By Ellen Sturm Niz
March 20, 2015
girls playing together

As parents, we want our kids to be healthy, happy, smart, kind, strong, attractive, popular, funny, talented, and the list goes on and on. And on. But what if we were forced to choose some of these qualities over others? Or just one? What would you choose?

A recent survey found that two-fifths of British parents would prefer their children be popular than clever because it will be more beneficial to them when they grow up. Why? Because being a "people person" is a more important skill to have and you don't need much of what you learn in school later in life, the parents surveyed said.

This reminds me of a conversation some of my friends had in college about whether we would rather people thought we were hot or nice. It was a pretty heated debate. It seems like being nice is obviously the "right" answer, but people can only really assess that when they get to know you, where hotness might be the factor that actually makes people want to get to know you in the first place. My moral compass says niceness is my answer, but there's a little insecure voice in my head that pipes up, "But hot, too!" I wish we didn't live in a world where looks mattered, but we do, and anyone who's ever received the "cute girl discount" knows it. Being attractive makes life easier for people. It helps make people popular, which helps them be confident, successful and happy. Or so the conventional thinking goes.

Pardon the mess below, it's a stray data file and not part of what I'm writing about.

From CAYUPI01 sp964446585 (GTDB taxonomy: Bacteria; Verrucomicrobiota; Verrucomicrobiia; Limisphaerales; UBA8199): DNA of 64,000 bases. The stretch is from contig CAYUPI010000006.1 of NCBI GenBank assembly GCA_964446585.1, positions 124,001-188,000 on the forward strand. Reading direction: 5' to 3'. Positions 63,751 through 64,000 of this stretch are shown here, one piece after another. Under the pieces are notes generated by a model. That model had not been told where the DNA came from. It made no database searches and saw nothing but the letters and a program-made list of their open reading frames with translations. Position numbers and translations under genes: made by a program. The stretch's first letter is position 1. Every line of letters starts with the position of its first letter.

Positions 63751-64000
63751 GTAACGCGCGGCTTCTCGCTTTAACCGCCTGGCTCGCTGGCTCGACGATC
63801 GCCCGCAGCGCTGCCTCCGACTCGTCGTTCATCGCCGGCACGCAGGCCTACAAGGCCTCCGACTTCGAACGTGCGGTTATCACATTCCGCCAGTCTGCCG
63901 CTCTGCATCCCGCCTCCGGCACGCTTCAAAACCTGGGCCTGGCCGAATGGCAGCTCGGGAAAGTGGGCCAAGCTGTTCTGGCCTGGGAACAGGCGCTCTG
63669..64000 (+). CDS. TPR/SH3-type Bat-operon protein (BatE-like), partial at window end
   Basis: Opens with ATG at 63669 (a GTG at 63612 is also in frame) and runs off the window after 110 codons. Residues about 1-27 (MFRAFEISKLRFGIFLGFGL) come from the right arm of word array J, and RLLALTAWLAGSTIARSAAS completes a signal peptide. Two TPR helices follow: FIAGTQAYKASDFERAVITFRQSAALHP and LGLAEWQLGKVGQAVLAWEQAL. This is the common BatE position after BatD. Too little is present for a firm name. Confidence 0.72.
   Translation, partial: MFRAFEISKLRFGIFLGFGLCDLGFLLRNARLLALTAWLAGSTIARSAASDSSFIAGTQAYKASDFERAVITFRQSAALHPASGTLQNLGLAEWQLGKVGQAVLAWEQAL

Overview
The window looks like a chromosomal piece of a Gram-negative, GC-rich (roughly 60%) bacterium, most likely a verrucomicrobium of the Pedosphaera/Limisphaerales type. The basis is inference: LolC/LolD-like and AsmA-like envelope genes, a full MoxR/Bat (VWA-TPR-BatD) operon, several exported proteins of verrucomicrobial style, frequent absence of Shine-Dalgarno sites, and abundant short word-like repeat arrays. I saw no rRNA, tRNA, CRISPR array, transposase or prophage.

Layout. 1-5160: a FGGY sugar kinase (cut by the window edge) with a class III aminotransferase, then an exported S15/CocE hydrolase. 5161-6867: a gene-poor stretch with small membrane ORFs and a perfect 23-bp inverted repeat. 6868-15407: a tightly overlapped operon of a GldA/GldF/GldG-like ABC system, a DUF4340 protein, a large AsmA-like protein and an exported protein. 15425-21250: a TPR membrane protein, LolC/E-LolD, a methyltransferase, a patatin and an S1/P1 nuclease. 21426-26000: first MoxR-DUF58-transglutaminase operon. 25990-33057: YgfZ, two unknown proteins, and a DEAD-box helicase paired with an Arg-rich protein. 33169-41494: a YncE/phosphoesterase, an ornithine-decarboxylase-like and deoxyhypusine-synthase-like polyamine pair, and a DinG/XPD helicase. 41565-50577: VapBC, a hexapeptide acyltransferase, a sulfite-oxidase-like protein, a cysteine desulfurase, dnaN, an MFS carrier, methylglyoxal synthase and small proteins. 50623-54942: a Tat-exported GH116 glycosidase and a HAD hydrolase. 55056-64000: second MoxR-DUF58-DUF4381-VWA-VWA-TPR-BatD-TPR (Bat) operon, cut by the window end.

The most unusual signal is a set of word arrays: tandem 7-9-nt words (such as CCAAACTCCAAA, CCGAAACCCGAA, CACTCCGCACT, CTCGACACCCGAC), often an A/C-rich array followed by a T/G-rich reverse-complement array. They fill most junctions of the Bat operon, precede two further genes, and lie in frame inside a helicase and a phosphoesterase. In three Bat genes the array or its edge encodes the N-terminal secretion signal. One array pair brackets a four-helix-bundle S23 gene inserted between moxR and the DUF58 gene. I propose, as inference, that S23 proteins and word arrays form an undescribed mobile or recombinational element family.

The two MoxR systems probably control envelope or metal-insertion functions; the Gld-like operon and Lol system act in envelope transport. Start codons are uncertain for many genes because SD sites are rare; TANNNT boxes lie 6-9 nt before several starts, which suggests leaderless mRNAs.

So when I think about what I want for my daughter, there are just a whole mess of conflicted thoughts and emotions. It's really hard to be unpopular and I wouldn't wish that on her. I want her to fit in and have great friends and never be bullied. But of course I want her to be smart, too! I value education and critical thinking and the ability of people to contribute their ideas to make the world a better place. And kindness, wow, my appreciation of kindness in others grows and grows every day, so I desperately want her to be kind.

So, hot or nice? I choose nice. Clever or popular? I choose clever. And I'm telling that insecure voice inside me to pipe down.

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Ellen Sturm Niz is a New York City-based editor and writer who thinks everyone should read George Saunders's graduation speech on why his greatest regrets are his failures of kindness and share its lessons with their children. Follow her on Twitter and Pinterest.

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